Original Post: 420 Intel Business: Consumer insights show cannabis’ impact on wine

[Canniseur: Some of the data Ms. Lukas presents in this article is specious. Some of it is valid. Make your choices in whatever you believe, but the market for cannabis is going to be enormous especially as the states and federal government figure out how to properly regulate this market. If they don’t they’ll become Michigan where the black market is far far ahead of the legal medical market, because there’s no product in the legal market.]

While the 3rd Annual Wine & Weed Symposium offered ideas to both camps on how to work together, utilizing marketing strategies, and integrating more women into the ranks, the critical piece of information that many in the audience were waiting for was presented during Jessica Lukas’ session, “The Cannabis Impact on Wine”. Ms. Lukas is Vice President of Consumer Insights at BDS Analytics, Inc, which has world-wide cannabinoid market data. In presenting her information to a crowd that was a little in awe of the graphs and the blitzkrieg of statistical analysis, she nevertheless made her points known and understood.

To understand her data, one needs to understand that this is information gathered from ~80% of the legal market.

The US market is huge, with California coming in ahead of Canada for sales, followed by Colorado. Right now California is enjoying a $2.5 billion dollar market. Projections through 2024 show this to be a $40+ billion dollar industry world-wide in just five short years, enjoying astronomical growth. The US is projected to garner ~70% of that total value.

Although impressive, keep in mind that currently the US Alcohol market is currently roughly fourteen times bigger, and in five years will still be earning five and a half times more than its cannabis counterpart, with a five year projection at around $170 billion dollars. For the three states with the most history regarding this subject, Colorado, Washington, and Oregon, alcohol sales do not appear to have been affected by the legalization of recreational cannabis, and the increased sales value seems consistent with the general US trajectory for alcohol. In most areas so far, alcohol grows with cannabis.

For the Wine Industry, her next sets of data looked specifically at a type of edible that seems most in direct competition with wine, which is the cannabis beverages category. Currently comprising only 6% of all edible forms of cannabis (remember edibles themselves only make up ~15% of cannabis products available), there is a growth curve of +15% for cannabis beverages that any stock investor would be pleased to see in a portfolio. With a rapidly changing and capricious market, one of the impediments to beverage sales has been the taste, which Lukas notes, is the “number one consumer driver” for this category.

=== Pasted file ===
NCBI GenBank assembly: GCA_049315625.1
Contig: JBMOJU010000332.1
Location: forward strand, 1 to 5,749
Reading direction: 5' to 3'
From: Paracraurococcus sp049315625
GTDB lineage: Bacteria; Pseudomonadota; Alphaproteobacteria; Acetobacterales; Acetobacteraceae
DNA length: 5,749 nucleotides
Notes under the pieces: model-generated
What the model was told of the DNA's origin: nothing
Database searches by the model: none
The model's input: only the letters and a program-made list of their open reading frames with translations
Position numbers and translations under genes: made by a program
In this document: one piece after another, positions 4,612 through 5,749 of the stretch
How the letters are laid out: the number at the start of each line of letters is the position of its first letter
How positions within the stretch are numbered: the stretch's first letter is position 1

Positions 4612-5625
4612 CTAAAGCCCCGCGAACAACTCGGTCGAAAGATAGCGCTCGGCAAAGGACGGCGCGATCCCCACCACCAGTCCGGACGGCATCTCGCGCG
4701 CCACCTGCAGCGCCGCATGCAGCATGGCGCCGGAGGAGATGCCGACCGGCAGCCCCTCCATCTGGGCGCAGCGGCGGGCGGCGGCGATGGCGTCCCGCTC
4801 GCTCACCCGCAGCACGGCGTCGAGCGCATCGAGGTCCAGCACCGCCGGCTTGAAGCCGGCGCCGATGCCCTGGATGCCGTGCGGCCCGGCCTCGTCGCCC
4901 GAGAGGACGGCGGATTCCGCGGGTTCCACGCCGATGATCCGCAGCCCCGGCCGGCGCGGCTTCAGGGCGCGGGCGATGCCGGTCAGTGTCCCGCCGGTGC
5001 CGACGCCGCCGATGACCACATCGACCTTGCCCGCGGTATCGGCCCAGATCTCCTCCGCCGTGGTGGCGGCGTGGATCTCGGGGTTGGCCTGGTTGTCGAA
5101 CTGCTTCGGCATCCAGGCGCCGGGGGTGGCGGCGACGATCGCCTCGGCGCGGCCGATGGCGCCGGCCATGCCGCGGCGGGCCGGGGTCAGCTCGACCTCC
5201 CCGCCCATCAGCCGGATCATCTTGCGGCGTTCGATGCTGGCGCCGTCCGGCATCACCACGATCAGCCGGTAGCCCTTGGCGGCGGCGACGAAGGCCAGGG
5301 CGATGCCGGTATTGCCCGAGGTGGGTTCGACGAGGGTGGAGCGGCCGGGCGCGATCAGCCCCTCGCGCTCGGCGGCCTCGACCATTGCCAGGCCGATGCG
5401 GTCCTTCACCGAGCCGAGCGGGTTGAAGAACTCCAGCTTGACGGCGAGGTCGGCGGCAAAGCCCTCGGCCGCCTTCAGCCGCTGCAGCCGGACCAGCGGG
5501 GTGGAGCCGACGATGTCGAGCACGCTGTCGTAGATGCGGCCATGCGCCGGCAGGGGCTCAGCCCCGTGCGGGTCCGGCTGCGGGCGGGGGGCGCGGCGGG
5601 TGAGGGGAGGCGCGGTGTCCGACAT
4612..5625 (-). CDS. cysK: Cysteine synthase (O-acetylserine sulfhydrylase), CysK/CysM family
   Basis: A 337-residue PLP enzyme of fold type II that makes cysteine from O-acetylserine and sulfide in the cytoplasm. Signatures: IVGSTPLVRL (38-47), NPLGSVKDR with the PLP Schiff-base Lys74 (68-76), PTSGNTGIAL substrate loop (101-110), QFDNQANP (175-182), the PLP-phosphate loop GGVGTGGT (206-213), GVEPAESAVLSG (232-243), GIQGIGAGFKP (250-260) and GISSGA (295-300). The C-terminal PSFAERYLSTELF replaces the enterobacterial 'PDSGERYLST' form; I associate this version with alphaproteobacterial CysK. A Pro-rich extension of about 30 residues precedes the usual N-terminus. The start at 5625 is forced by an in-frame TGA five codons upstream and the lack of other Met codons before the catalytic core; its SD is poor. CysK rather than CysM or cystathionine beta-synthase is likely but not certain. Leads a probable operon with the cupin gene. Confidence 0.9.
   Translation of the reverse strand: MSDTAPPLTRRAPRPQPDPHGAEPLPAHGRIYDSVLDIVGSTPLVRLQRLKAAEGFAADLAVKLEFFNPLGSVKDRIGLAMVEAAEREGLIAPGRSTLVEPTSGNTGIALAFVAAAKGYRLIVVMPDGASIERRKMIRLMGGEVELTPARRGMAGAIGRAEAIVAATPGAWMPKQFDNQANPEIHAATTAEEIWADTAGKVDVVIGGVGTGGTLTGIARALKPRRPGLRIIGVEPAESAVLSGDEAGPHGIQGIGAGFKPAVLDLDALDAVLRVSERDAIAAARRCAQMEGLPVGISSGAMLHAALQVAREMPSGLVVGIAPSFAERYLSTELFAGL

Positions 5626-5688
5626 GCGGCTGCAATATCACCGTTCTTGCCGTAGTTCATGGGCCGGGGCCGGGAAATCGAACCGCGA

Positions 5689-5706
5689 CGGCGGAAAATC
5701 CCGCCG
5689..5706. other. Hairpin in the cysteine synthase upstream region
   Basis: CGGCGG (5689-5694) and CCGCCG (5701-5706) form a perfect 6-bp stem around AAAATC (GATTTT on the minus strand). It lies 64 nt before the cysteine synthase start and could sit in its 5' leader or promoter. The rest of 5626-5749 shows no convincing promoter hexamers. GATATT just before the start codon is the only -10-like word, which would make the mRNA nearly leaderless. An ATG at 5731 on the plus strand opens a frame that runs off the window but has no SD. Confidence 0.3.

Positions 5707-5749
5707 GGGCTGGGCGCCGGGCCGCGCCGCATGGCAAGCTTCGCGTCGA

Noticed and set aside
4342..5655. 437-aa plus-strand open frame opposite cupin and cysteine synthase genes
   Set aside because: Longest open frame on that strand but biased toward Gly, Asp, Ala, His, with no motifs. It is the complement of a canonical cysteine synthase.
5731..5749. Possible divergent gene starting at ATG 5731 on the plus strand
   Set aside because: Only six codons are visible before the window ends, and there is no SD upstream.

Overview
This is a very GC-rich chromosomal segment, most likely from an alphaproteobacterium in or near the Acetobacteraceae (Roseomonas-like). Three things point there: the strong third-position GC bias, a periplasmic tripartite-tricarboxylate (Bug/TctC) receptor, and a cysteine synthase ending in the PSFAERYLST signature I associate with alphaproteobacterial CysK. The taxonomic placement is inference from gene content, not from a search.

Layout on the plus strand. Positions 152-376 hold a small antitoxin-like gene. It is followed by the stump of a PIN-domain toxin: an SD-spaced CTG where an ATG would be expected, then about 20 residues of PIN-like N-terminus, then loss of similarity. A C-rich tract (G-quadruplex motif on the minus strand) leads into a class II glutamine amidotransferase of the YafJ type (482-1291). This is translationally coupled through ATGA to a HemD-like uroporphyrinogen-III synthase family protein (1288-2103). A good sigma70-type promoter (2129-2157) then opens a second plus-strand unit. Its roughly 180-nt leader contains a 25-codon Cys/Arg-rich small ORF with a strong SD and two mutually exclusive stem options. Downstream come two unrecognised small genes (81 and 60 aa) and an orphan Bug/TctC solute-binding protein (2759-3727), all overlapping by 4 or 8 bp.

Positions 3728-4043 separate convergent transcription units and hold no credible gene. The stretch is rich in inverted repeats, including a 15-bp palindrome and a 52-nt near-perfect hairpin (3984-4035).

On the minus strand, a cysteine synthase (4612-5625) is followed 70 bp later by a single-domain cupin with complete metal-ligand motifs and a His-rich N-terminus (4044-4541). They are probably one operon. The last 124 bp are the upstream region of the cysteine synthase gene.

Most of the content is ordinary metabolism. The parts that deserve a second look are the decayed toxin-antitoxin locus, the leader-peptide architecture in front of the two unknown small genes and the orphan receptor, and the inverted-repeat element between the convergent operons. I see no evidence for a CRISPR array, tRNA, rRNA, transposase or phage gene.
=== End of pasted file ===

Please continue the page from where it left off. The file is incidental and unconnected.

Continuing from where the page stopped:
So who are the consumers of cannabis? Are they also wine consumers? Coming from all walks of life, consumers are a diverse group. In her slides, we saw that of the collections labeled Consumers, Acceptors and Rejecters™ in fully legal states, there has already been a striking change. In Q1 2018, 31% were Consumers, 32% Acceptors (those who don’t use but don’t mind or are open to it), and 37% Rejecters. Lukas illustrated that in just the past year, the shift is there to see, with Consumers climbing to 38%, Rejecters dropping to 33%, and Acceptors dropping to 29%. The dropped numbers together total the increase in Consumers of 7%, and an overall gain of 4% to the grouping of Consumers & Acceptors (those currently consuming or open to it).

An interesting statistic showed that nearly half (45%) of alcohol consumers in fully legal cannabis states also use cannabis products, and that 65% of cannabis users also imbibe in alcoholic drinks. However the risk for the wine industry Lukas laid out was that as Alcohol users are increasingly consuming cannabis, the reverse is not true; cannabis users are decreasing their use of alcohol.

Although she presented that within the alcohol category, wine was more insulated than other alcoholic beverages, the next risk she showed to alcohol was the cross-over effect, where a percentage of people, who presumably used to think of a particular social or recreational occasion as purely a wine occasion, now consider that it could be either a wine or a cannabis occasion.

A last risk cited was that wine consumers, when they pair alcohol and cannabis, consume less wine than they otherwise might, perhaps helping to drop the overall volume consumed. And more and more are considering cannabis as a singular, solo event, playing on the interesting cultural disparity in thought, that being that drinking alone means you are a drunk, whereas using cannabis while alone is more acceptable. That said, of those who use both wine and cannabis, ~70% have not changed the amount of alcohol they consume overall. The risk is highest in the relaxation category, where the substitution of cannabis for alcohol is potentially greatest, and the perception of health and safety dominate, especially among younger adults.

As for the question of the day, is cannabis impacting wine sales, her answer is “not yet”. The amount of cannabis consumption impacting wine consumption is still negligible, but in this changing market and changing environment, and with new users coming online who are not burdened with the stigma of days gone by, next year’s Wine & Weed Symposium may tell a different story.

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Original Post: 420 Intel Business: Consumer insights show cannabis’ impact on wine

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